Thursday, 14 February 2013

A Great Big Gay Aussie Hero

Sir Robert Helpmann, one of the greatest and most versatile theatrical artists of the 20th century, was openly gay and openly Australian, and (happily, seeing I'm posting this on Valentine's Day) openly lived with another man for 36 years.

Born in rural South Australia in 1909, his mother encouraged his theatricality, which was apparently obvious from the age of 3. Valerie Lawson wrote in a wonderful article at "“When he was a little chap,” Maytie Helpman said (her son changed the spelling to Helpmann for his own use), “he used to take away my stockings and use them for tights. He would tie feathers round his head, too, and go roaming round the streets until I’m sure people thought I had a lunatic in the family.”
Other mothers might have stopped the nonsense right there. But Maytie Helpman and her husband, Sam, never said, “No, Bobby, you can’t go to dancing school. You’re three.” Or, “No, Bobby, you can’t wear that blonde wig, tutu and pointe shoes then whip off the wig at the curtain call.”"

Even today the attitude of Sam and Maytie Helpman would seem enlightened. For their era, it's astonishing. Young Bobby was onstage by the age of eight, and left school at 14. When he was 17, his father met the great Russian Ballerina Anna Pavlova, and managed to get young Bobby a place in her company.

He tread the boards for a few years in Australia, taking what limited opportunities there were, even appearing as a burlesque dancer, and then moved to England. There, his star rose swiftly and he formed one of the great ballet partnerships of all time with Margot Fonteyn. He was also, over the years, theatre director, choreographer, and star of both stage and screen. 

Ugly Step-Sister in Cinderella

One of the great dancers of the century, he was also lauded for his Shakespearean roles, and movie work including the frightening Child Catcher in Chitty Chitty Bang Bang.

Chitty Chitty Bang Bang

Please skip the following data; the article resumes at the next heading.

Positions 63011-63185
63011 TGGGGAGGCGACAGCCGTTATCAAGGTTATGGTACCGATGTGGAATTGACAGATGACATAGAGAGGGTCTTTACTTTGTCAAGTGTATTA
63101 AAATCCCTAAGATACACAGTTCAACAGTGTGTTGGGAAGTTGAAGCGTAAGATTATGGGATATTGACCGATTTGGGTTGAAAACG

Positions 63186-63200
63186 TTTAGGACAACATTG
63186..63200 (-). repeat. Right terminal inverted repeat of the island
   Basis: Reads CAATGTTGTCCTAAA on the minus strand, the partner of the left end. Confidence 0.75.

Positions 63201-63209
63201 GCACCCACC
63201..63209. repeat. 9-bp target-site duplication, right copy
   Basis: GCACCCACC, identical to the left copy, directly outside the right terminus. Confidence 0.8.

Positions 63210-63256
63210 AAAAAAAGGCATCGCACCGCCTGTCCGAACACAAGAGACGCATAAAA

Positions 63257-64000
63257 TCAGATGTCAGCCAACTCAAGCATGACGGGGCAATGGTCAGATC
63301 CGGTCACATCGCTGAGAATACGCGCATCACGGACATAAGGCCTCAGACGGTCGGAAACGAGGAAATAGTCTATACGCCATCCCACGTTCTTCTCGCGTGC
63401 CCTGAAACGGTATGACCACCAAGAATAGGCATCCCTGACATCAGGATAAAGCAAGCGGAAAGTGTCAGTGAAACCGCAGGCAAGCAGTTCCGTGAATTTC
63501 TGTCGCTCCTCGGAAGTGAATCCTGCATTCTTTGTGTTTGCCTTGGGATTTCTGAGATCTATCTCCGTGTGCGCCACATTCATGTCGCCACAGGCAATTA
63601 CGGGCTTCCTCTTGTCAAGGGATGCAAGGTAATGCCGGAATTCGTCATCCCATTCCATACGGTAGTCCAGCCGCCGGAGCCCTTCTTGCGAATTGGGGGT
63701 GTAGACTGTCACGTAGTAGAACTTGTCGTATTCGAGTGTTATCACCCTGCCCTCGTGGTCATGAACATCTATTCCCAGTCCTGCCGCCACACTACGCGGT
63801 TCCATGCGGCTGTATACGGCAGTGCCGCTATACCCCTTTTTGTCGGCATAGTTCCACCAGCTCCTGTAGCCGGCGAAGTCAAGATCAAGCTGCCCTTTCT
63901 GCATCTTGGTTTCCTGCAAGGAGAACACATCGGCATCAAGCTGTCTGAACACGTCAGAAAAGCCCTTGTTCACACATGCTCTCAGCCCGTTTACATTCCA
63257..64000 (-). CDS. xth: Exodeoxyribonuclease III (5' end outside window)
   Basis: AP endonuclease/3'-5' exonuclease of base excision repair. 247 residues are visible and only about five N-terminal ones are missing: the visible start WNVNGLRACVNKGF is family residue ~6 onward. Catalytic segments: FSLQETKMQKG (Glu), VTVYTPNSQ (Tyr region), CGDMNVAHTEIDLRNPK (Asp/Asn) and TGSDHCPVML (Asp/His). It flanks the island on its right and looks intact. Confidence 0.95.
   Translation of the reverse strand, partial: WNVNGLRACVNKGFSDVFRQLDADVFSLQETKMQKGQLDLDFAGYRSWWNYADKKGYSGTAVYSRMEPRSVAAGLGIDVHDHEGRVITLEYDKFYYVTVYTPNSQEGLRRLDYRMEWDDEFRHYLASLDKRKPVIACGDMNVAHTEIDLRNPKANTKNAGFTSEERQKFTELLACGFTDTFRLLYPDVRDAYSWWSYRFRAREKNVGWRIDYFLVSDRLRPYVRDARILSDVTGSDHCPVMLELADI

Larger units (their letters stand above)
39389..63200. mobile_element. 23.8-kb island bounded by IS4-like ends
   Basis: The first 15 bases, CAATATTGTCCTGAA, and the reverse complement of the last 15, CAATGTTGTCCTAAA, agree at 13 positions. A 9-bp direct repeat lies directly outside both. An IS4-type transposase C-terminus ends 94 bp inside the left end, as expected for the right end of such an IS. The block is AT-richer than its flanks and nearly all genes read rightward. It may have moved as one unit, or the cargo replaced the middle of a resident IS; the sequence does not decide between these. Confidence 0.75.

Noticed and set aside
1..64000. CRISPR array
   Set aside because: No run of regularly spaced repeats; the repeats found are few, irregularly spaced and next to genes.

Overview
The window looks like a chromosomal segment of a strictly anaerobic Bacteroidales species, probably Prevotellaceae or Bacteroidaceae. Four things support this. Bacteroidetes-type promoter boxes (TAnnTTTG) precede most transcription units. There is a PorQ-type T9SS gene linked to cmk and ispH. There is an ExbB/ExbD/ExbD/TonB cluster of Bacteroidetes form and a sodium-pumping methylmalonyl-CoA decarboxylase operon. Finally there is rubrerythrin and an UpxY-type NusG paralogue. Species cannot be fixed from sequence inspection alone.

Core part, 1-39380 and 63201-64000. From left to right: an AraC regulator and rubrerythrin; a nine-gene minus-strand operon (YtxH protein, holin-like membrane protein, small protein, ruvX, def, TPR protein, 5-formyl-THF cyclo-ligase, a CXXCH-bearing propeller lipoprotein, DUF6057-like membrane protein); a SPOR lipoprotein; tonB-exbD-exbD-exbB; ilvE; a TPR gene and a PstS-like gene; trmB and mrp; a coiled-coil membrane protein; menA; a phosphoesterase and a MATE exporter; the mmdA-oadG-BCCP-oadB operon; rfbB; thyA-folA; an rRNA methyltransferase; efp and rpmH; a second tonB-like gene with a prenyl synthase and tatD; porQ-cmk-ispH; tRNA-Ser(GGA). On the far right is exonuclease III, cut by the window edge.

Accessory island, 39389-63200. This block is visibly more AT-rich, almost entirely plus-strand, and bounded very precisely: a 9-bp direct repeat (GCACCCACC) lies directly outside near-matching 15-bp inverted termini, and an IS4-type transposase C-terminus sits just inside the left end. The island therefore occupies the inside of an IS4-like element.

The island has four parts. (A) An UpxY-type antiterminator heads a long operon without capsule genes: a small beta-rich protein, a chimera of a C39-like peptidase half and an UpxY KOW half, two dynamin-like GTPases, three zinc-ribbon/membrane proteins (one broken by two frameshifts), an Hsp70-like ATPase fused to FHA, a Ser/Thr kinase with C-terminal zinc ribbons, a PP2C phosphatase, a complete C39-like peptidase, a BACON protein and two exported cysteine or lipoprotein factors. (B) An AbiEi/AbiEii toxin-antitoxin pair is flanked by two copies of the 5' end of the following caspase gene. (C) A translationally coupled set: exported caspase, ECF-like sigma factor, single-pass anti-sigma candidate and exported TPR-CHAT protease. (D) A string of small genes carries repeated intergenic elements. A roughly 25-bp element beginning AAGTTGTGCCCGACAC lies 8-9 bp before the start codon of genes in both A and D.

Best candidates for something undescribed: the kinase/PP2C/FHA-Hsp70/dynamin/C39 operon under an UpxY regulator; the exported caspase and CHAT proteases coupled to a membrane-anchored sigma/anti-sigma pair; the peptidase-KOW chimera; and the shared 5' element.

Sir Robert's portrayal of Child Catcher was the inspiration for
Marilyn Manson's Smells Like Children.

In the sixties Sir Robert returned to Australia as co-director of the Australian Ballet. I've read many times that Australia didn't quite know what to make of him. Here he was, a celebrated and well loved Aussie who just didn't fit the national stereotype. The country didn't know whether to be proud or embarrassed. His knighthood in 1968 must have tipped the scales to 'proud' because by the time I became aware of him on television in the seventies, he was much feted on his trips back home.

Sir Robert Helpmann and Michael Benthall

In England Sir Robert had met Michael Benthall - handsome, aristocratic graduate of Oxford, and theatre director - who went on to become Artistic Director of the Old Vic. The two lived together openly, and often worked together, until Benthall's death in 1974. Though devastated by Benthall's death, Sir Robert kept on working - acting, directing and producing until his own death in Sydney in 1986.

BY the time of his death Australia had most definitely decided that Bobby Helpmann was a son to be proud of. He was given a state funeral. His eulogy read, "a genius, an outstanding communicator of unique inspiration and insight. He asserted his rights to pursue a path that improved the quality of life of the nation, and defeated the common herd of detractors"

It's a shame we don't hear more about him these days. A flamboyant, gay, country kid, no great looker, who set out to follow his dreams, and while staying true to himself, through hard work and determination, achieved those dreams, and had the joy of a 36 year relationship.

One thing I've read time and again about Sir Robert, is that he was afraid of nothing and no one. He took life by the balls and lived it. He was a great Australian.


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